Route 58 focus bothers IW
Published 11:46 pm Friday, November 20, 2009
ISLE OF WIGHT — Widening a section of Route 58 has been touted as a way to help the region recover after International Paper closes its Franklin mill next spring. However, some Isle of Wight officials say the project will benefit Suffolk more than the hardest-hit communities.
“I can see indirectly it will help, but to me it’s more serving Suffolk than it is Isle of Wight and Franklin,” said James Brown Jr., chairman of the Isle of Wight County Board of Supervisors.
In recent weeks, Democratic Sens. Jim Webb and Mark Warner and U.S. Rep. Randy Forbes, R-Va., have thrown their support behind efforts to widen a stretch of Route 58 between downtown Suffolk and Franklin from four to six lanes. They all contend the project has the potential to generate thousands of jobs, and they’re using the closure of IP to drive the proposal.
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The effort, however, has left Isle of Wight leaders feeling a little cold.
“It’s serving CenterPoint,” said Windsor District Supervisor Thomas Wright, referencing the multi-million dollar project that was approved earlier this year in Suffolk on Route 58. “It’s not serving the Isle of Wight citizens.”
IP and its related industries account for 6.4 percent of the county’s total budget, and the county stands to lose between $5.2 and $6.2 million in revenue by the 2012 fiscal year.
Even if the CenterPoint project creates jobs to help replace those lost at IP, it does little to help rebuild Isle of Wight’s tax base, since the company would not be located within the county’s borders.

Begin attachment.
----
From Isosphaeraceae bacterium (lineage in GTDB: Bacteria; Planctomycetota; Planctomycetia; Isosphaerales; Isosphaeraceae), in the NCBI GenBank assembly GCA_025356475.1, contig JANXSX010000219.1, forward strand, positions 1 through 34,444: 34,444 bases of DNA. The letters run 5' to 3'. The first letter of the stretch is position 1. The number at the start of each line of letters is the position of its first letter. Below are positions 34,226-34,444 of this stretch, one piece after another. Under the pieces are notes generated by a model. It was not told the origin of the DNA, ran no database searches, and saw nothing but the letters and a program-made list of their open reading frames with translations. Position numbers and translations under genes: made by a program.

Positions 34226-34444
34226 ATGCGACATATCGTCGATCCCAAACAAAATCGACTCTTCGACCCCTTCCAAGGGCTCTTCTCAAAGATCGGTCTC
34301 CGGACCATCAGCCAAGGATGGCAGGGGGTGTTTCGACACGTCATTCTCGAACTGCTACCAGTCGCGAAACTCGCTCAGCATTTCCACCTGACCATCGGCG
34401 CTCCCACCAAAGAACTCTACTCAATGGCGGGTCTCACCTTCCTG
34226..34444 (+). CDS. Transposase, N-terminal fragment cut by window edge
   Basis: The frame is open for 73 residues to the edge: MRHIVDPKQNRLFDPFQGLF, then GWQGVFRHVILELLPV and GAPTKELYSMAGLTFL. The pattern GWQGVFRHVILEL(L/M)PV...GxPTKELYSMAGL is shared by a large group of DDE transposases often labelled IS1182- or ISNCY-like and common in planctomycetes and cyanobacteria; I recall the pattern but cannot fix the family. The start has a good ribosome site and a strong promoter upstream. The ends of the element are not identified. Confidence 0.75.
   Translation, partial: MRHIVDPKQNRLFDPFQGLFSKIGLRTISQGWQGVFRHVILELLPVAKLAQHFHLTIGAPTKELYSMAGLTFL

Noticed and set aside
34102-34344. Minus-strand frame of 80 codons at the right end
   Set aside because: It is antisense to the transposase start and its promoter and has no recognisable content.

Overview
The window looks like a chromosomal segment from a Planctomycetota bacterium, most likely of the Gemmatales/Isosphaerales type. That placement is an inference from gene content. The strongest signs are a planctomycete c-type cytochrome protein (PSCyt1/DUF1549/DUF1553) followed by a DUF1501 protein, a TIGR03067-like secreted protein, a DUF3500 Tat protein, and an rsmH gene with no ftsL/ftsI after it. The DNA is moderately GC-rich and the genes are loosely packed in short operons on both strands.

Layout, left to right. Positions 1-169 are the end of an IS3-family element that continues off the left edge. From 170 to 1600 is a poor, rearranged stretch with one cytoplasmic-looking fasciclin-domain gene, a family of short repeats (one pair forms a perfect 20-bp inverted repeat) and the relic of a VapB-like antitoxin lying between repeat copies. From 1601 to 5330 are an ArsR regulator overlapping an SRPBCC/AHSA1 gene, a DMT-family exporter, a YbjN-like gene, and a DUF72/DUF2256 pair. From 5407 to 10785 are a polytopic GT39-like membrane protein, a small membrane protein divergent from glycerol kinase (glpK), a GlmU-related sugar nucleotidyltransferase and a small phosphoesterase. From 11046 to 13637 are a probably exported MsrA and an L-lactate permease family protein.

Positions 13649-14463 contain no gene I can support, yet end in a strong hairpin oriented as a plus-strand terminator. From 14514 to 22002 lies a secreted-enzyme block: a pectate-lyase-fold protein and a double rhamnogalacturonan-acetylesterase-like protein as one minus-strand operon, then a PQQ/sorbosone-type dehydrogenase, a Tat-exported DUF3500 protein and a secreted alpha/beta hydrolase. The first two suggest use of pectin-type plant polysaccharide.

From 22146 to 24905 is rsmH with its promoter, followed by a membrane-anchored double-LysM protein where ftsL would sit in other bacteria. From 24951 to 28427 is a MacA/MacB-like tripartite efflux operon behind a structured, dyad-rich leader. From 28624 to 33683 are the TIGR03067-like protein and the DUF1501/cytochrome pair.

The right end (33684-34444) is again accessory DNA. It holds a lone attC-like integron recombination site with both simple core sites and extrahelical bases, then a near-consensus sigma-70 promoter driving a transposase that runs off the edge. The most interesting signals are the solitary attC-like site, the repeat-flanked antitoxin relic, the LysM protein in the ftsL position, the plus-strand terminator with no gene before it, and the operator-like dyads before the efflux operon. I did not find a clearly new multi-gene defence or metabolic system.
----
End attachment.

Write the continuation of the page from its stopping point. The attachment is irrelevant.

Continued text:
Judy Begland, president and chief executive officer of Opportunity Inc., said she understands that different communities will be affected in different ways.
“We keep talking about the regional, but we also recognize that with each jurisdiction there are different impacts, both on the tax base and the job piece,” she said.
Begland said it is best to “come up with multiple plans…where we can all maximize our assets to sell, I think is probably really positive.”
Lisa Perry, Isle of Wight’s economic development director, questioned the government’s facilitation of infrastructure improvements for a private developer “versus helping the community that is suffering the most because of our revenue situation.”
“We, as a community, have invested for 10 years in an intermodal park up here on 460 that is a direct competitor to that CenterPoint private developer down there,” she said, referring to the Shirley T. Holland Intermodal Park near Windsor.
While support is building for Route 58 improvements, planned improvements to Route 460 have stalled as the state faces a multi-billion dollar revenue shortfall.
“I don’t think the congressman and the senators are purposefully putting us in that situation,” Perry said. “I think there needs to be more of a strategic discussion at a higher level.”
Newport District Supervisor Stan Clark said the Shirley T. Holland Intermodal Park’s development is “still years away.”
“CenterPoint is further ahead,” he said. “There’s enough synergy for the port expansion to take in CenterPoint and everything we’ve done in Isle of Wight and more.”
Perry agreed that the port expansion could handle both projects, but added, “We don’t need to be at a competitive disadvantage now.”